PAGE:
Winter Eyewear Guide [infographic]

The winter can be a stressful time for eyes, as snow, wind and dry air cause irritation and discomfort.

While traditionally the summer is seen as the time to protect your eyes from UV rays, it is essential to protect against harmful UV rays in the winter too.

As the winter’s snowfall blankets the ground, the reflective nature of snow causes up to 85% of the sun’s UV rays are reflected upward. Children are especially susceptible to UV-related eye problems, as they tend to spend more time outdoors.

Winter Eyewear Guide [INFOGRAPHIC]

Additional information

In addition the snowfall causing UV ray exposure, the atmosphere is drier during the colder months, which causes eyes to be irritated more quickly. To combat the cold dry winter air keeping eyes moist is key.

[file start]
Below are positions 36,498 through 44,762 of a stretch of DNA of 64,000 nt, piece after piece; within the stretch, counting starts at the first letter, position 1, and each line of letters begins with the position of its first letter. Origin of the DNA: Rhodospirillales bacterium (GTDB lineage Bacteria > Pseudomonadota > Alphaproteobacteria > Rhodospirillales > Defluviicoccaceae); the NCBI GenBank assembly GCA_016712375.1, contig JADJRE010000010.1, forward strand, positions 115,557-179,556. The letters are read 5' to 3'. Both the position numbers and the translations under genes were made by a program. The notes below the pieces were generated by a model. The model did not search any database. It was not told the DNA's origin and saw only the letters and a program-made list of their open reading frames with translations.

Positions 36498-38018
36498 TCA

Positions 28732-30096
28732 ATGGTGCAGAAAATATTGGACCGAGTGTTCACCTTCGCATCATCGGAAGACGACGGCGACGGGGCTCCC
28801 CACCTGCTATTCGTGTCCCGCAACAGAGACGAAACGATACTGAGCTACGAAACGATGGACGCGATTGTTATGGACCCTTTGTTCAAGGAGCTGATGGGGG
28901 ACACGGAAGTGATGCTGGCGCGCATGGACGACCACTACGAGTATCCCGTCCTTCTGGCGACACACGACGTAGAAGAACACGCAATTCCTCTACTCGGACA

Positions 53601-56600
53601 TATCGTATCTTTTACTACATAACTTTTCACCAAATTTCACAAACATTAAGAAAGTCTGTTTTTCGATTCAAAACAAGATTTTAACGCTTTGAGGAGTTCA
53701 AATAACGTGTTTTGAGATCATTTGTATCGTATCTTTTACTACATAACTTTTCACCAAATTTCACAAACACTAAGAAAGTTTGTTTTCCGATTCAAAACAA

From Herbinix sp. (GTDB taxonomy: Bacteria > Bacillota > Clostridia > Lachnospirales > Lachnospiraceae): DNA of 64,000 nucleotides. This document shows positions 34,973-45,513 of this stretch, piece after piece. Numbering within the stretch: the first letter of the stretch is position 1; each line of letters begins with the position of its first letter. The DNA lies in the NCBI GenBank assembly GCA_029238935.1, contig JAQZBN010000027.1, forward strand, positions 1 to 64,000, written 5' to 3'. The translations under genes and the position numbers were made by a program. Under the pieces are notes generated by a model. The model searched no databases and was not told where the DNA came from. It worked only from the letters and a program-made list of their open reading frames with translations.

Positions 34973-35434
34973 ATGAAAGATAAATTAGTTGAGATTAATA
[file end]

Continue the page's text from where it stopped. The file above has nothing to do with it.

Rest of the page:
Sit away from sources of heat and use a humidifier in indoor heated areas to alleviate the dryness in the air. Keep eyes directly moist by using eye drops.

To protect your eyes this winter, sun protection is a must. From lens material to optical coatings and frame construction, choosing the right pair of sunglasses is more involved than most people think.

Choose sunglasses that provide full protection against ultraviolet light and choose polarized lenses as they reduce glare by filtering out the reflected sunlight that bounces off surfaces.

Similarly, if you’re engaging in winter sports ensure that your goggles are protecting your eyes. Choose a goggle that is a good fit, that doesn’t pinch down on the bridge of the nose and cannot be felt on the outer eye socket area. It is also essential to choose the right lens category for your activity, which indicates the amount of light absorbed by the lens. There’s a wide variety of sports glasses and goggles available, even in prescription, so take your time and shop around.

From soothing sore eyes, to choosing the right sunglasses, to selecting protective sports eyewear, this guide from Vision by Design Optometry shows you how to keep your eyes healthy during the winter months.

This post was contributed to by a guest author.


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